"Don't wake Natalie," whispered Lissa. "I don't want to scare her. I cleaned up everything in the room anyway."
Kirova looked doubtful. The group retreated but not before the nurse asked if Lissa wanted anything to eat or drink. She declined. Once we were alone, I lay down beside her and put my arm around her.
"I won't let them find out," I told her, sensing her worry about her wrists. "But I wish you'd told me before I left the reception. You'd said you'd always come to me first."
"I wasn't going to do it then," she said, her eyes staring blankly off. "I swear, I wasn't going to. I mean, I was upset...but I thought...I thought I could handle it. I was trying so hard...really, Rose. I was. But then I got back to my room, and I saw it, and I...just lost it. It was like the last straw, you know? And I knew I had to clean it up. Had to clean it up before they saw, before they found out, but there was so much blood...and afterward, after it was done, it was too much, and I felt like I was going to...I don't know...explode, and it was just too much, I had to let it out, you know? I had to - "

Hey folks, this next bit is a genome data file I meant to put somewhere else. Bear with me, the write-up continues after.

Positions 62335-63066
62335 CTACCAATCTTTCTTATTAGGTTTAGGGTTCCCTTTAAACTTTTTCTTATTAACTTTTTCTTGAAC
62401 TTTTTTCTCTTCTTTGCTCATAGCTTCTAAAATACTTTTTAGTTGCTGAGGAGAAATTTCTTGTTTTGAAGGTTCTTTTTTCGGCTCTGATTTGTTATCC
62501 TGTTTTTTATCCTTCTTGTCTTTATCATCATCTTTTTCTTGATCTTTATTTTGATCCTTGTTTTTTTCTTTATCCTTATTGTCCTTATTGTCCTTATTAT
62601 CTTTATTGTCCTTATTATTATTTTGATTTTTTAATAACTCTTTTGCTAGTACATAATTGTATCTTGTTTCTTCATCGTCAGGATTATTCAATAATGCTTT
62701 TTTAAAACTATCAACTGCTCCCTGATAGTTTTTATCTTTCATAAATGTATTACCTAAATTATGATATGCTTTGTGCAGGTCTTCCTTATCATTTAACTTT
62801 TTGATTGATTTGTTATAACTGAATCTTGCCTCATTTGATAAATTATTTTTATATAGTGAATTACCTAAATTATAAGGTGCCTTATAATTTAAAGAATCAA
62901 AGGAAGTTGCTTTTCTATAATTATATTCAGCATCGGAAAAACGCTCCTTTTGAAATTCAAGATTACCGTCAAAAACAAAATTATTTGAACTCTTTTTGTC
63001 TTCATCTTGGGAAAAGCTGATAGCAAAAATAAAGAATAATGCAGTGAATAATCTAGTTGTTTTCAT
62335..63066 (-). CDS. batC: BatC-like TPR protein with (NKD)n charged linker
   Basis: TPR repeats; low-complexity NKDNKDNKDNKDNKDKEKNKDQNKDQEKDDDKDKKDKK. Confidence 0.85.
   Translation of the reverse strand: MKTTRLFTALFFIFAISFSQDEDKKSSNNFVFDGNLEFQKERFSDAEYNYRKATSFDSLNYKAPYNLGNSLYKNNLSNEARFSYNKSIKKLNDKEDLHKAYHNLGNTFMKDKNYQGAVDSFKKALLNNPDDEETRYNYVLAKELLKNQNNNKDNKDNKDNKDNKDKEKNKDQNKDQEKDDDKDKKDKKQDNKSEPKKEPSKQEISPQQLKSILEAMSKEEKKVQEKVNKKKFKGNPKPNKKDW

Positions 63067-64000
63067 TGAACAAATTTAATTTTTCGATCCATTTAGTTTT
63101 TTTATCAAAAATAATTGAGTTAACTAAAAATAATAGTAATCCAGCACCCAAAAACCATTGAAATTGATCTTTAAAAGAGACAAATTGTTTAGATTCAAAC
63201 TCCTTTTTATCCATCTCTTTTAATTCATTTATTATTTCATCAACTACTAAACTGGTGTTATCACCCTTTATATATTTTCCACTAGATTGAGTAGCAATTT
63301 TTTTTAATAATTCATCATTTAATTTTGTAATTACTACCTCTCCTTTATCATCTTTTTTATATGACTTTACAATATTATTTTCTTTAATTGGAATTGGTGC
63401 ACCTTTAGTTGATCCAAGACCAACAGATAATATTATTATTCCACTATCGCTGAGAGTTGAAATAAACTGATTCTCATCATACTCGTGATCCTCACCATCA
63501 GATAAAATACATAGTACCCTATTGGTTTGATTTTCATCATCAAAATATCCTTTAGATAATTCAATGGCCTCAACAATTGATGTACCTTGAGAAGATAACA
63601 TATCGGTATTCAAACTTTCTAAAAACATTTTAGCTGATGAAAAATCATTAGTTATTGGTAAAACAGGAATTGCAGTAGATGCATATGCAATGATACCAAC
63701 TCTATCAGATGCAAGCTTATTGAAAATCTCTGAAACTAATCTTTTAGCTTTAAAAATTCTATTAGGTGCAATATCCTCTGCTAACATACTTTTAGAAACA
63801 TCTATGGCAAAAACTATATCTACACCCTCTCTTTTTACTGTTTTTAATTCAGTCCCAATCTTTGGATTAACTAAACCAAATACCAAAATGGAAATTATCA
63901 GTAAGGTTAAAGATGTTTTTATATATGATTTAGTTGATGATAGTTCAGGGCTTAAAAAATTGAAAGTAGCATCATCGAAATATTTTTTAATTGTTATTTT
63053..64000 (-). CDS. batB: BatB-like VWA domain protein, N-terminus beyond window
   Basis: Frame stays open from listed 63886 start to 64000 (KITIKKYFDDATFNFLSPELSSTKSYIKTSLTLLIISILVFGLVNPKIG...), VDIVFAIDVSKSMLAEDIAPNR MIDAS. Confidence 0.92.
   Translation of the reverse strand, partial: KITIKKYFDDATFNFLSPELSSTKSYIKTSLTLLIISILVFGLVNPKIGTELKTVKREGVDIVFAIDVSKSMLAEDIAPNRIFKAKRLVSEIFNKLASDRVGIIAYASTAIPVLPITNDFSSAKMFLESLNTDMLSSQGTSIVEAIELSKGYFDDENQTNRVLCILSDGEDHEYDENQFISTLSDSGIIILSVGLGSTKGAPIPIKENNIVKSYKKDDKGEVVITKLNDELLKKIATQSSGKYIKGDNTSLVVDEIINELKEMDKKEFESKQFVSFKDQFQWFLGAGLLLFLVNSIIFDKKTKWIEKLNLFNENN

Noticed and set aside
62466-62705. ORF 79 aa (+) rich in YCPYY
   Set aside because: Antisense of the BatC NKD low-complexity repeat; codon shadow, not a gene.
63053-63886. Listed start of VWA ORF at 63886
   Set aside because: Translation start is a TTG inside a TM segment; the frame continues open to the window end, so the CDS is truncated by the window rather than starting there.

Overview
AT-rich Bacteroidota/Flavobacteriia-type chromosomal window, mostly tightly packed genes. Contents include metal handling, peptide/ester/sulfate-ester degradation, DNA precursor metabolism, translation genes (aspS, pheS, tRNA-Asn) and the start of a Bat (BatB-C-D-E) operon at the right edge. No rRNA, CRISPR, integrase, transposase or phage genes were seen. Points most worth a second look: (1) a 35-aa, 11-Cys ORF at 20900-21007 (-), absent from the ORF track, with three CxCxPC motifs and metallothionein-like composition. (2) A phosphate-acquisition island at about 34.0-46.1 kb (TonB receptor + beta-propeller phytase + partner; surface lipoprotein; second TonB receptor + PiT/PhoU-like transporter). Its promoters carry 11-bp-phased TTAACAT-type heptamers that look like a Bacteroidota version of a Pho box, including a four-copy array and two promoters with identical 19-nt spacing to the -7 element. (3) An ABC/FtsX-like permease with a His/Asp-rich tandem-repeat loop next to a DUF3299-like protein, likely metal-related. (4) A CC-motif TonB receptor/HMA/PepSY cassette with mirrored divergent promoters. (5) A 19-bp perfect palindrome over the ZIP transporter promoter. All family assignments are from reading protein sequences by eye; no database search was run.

I interrupted her hysteria. "It's okay, I understand."
That was a lie. I didn't get her cutting at all. She'd done it sporadically, ever since the accident, and it scared me each time. She'd try to explain it to me, how she didn't want to die - she just needed to get it out somehow. She felt so much emotionally, she would say that a physical outlet - physical pain - was the only way to make the internal pain go away. It was the only way she could control it.
"Why is this happening?" she cried into her pillow. "Why am I a freak?"
"You aren't a freak."
"No one else has this happen to them. No one else does magic like I can."